Imagine someone who absolutely needs to be in the moment.
For safety’s sake.
Say someone like a surfer who is out there in the ocean hanging ten.
Picture this surfer riding a huge wave.
Can you see how thoughts don’t help the surfer?
What’s the surfer doing? Paying attention to the wave!
Information about what to do comes via insights arising in the moment.
There are no predetermined, premeditated actions or thoughts that can help.
What happens if the surfer on that massive wave focuses on what coulda/woulda/shoulda been done or worries about what will happen later in the day?
That’s right. Wipeout!
I love this observation that Alex Mill shares in his book, ‘Meditation and reinventing yourself’.
We can all relate to his example of the surfer wiping out, right?
Because it is dramatic and potentially life-threatening.
But what about wiping out in much more ordinary, everyday, non-life-threatening ways?
Wiping out is living in our heads and trying to wilfully think our way through life.
Living in our heads is when we worry about the future, chew over the past, fret when things do not seem be going our way, over-analyse and many other ways of over-employing our thinking.
Why do we do it?
It is the illusion of control, fueled by insecure thinking. We think that if we do not try to control our world then something bad is going to happen.
But do you see the paradox?
The attempt to control IS the bad thing happening!
Life does not lend itself enough to control to make it a viable way to live.
The secret to a healthy mind
On an almost daily basis I see articles in the media about how to have a healthy mind.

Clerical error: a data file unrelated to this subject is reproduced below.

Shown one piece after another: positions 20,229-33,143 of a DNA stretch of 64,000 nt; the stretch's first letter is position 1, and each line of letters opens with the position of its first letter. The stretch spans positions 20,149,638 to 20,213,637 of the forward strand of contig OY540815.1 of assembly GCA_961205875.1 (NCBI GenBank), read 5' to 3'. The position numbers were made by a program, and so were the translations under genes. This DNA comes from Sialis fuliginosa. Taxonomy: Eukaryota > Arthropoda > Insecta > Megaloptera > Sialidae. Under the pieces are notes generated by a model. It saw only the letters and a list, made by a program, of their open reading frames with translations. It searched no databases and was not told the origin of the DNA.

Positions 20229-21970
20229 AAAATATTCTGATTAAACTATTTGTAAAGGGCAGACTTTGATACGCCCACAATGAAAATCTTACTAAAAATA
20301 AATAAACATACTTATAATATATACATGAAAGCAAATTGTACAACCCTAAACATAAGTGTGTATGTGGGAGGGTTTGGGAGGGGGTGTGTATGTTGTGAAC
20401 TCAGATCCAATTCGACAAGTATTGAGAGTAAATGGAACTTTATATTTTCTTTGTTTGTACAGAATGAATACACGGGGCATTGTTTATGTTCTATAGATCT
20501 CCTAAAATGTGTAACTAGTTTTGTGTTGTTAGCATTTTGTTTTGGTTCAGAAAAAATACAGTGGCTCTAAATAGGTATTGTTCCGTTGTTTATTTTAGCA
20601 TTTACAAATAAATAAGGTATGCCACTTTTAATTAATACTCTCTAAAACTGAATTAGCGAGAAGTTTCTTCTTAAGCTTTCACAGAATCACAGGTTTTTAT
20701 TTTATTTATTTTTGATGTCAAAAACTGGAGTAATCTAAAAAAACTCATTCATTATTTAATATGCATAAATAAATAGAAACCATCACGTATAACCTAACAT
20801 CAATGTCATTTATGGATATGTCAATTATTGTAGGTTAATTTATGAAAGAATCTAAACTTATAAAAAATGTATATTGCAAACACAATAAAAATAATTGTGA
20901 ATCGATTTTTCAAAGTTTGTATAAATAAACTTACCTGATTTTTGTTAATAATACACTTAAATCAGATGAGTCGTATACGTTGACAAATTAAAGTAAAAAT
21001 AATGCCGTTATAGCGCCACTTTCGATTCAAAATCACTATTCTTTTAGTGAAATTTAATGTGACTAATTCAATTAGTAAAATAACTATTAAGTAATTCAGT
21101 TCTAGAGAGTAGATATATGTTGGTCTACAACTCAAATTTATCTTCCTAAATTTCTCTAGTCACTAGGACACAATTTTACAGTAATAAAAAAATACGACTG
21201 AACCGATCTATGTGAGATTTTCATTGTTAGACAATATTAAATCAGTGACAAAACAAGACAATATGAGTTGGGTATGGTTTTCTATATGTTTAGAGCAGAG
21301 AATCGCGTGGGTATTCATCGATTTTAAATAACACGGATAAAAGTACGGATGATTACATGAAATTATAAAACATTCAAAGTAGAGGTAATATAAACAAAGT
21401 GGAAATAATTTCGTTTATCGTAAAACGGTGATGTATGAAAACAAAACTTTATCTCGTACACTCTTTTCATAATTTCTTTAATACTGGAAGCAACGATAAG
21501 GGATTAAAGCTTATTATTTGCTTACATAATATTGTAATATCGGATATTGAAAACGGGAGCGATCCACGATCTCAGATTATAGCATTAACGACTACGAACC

The one I read today was called, ‘Lockdown brain; how to talk yourself out of a negative thought’.
How can you experience a quieter mind by doing more thinking?
The more thought you use to try and get rid of thought the bigger the problem will seem. The advice dished out by many so-called ‘experts’ does not work.
So, what does?
Several years ago, I was working with my coach, Annika Hurwitt, and she said to me:
‘John, you get present really easily, but I also notice that you tend to drift off sometimes and I wonder to myself, “where is he going now?”‘
When she said that I remember both laughing and feeling a little embarrassed too, but it was also incredibly helpful.
I realised that noticing when you are not here brings you back into the here.
Michael Singer wrote in his wonderful book, ‘The Untethered Soul’:
“There is nothing more important to true growth than realising you are not the voice of the mind – you are the one who hears it. If you don’t understand this, you will try to figure out which of the many things the voice says is really you.”
For our intellectual mind this is way too simple – surely there must be a process or some steps to follow?
There are no techniques, no steps to follow and no talking yourself out of your thinking
This is enough.
As we notice and come back into the present, just as Alex points out:
‘Information about what to do comes via insights arising in the moment’.
The intelligence is built into the system.
P.S. If this resonates with you then I would love to hear from you.